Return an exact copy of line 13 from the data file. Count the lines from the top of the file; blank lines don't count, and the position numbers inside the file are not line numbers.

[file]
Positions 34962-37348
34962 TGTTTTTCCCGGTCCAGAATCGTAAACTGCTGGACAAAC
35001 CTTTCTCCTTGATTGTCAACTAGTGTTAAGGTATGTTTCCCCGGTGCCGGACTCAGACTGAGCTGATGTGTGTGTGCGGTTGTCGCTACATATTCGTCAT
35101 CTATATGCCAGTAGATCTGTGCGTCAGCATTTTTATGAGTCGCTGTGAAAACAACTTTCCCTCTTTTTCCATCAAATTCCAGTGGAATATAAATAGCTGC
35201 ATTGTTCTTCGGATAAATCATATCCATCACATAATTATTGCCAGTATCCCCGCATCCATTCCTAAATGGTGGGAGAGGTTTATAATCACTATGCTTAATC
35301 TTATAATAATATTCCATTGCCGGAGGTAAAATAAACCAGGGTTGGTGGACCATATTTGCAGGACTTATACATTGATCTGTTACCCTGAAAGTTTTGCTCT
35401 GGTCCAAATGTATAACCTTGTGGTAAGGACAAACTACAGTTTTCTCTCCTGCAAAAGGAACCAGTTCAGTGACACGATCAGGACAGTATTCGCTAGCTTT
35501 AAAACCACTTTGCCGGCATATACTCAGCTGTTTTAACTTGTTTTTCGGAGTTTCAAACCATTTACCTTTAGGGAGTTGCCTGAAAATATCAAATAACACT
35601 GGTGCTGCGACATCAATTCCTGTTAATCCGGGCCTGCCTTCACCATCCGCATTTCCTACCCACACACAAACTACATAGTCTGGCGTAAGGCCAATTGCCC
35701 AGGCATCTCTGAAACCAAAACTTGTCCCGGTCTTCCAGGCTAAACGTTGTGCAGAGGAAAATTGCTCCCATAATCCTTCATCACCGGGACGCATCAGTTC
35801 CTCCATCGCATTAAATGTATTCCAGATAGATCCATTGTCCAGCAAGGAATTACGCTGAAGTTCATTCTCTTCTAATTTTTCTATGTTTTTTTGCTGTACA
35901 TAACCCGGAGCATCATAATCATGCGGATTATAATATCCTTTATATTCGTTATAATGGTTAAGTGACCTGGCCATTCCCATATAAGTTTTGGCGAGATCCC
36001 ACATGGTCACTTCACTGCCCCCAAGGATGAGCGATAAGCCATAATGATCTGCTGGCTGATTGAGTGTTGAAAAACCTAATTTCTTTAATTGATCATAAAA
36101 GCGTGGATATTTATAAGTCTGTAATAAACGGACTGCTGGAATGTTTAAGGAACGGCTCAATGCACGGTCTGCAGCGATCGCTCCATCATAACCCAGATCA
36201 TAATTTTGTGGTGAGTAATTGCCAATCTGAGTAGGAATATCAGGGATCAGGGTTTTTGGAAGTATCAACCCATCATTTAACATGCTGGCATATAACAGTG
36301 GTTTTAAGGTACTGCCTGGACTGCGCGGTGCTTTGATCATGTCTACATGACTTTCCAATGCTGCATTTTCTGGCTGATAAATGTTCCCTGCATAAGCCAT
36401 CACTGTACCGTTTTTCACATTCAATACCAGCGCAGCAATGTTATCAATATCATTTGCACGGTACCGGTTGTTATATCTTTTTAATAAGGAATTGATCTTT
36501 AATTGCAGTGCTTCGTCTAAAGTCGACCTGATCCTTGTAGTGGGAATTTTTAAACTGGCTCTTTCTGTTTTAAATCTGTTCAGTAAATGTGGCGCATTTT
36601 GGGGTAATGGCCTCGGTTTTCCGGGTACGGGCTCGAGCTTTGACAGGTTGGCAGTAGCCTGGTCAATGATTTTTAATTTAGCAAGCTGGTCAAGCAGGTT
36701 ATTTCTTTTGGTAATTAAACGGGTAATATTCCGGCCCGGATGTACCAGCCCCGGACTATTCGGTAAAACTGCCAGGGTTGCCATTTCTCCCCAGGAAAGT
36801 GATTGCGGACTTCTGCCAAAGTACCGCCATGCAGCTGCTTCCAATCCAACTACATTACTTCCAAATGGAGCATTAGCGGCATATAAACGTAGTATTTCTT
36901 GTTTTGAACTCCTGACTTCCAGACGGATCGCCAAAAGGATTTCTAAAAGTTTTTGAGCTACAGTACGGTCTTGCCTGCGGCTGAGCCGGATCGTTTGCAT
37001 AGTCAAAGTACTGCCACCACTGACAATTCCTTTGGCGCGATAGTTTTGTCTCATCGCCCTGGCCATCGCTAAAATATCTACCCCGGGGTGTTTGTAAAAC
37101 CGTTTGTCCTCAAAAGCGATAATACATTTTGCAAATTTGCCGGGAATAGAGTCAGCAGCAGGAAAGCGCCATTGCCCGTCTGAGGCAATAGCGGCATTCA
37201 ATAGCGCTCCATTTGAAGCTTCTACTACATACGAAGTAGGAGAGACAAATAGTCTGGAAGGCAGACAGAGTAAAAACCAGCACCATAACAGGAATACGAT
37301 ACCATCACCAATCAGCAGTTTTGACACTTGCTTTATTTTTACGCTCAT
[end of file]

36001 ACATGGTCACTTCACTGCCCCCAAGGATGAGCGATAAGCCATAATGATCTGCTGGCTGATTGAGTGTTGAAAAACCTAATTTCTTTAATTGATCATAAAA